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Chicago, IL – In a presentation to industry insiders on Tuesday, March 24, in Chicago, R. Ravi, Vice President, Commercial at ArcelorMittal – Long Carbon North America, discussed the challenging economic conditions facing the steel industry around the world. Distributors and suppliers in attendance at the GAWDA Spring Management Conference learned that U.S. steel production dropped by 6 percent in 2008, while world steel production went down 1.2 percent. Steel demand has declined as demand for certain end-market products has decreased: automotive, home appliances, commercial and residential production, agriculture equipment, HVAC, trucks and trailers. According to Bank of America Securities-Merrill Lynch estimates, there are some stronger end-markets, including energy applications, electrical, government/military, railcar and public works.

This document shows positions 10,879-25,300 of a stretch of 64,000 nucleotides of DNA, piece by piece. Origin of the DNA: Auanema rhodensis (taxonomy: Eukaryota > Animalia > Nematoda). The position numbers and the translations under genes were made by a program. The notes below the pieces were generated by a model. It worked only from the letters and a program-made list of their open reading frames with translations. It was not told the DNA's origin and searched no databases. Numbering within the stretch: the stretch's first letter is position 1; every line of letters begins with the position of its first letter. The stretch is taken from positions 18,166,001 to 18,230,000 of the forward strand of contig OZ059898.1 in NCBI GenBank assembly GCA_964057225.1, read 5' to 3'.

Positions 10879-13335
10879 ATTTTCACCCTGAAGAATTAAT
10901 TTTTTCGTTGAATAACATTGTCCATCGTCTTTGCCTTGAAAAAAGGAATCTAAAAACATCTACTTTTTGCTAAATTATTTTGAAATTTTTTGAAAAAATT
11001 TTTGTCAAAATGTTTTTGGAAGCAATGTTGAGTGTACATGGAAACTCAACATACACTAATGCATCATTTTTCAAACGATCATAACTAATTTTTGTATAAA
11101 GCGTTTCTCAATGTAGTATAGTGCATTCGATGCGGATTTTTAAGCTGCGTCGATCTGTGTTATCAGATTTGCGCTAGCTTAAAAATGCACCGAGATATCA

Steel Prices And Their Impact On Our Industry- 3/25/2009
Ravi predicts that steel demand will grow particularly in China and India. As destocking is completed in the United States, demand will improve here as well. Chinese imports into the U.S. of carbon and allow have decreased steadily since September.
Of particular interest to the audience was wire rod production. Ravi reported that increased wire rod imports in Q4 2008 arrived at customer plants at the same time as overall wire demand had dropped significantly. These orders were placed several years prior. Excess wire rod inventory in the supply chain dramatically affected ArcelorMittal’s domestic rod capacity utilization in Q4 2008 and Q1 2009.
Ravi stated that wire rod inventories are still too high based on the current wire sales levels, and wire rod inventories will continue to be reduced into Q2 2009. ArcelorMittal will have the capacity to meet overall demand once order patterns return to replenishing stocks (based on wire sales).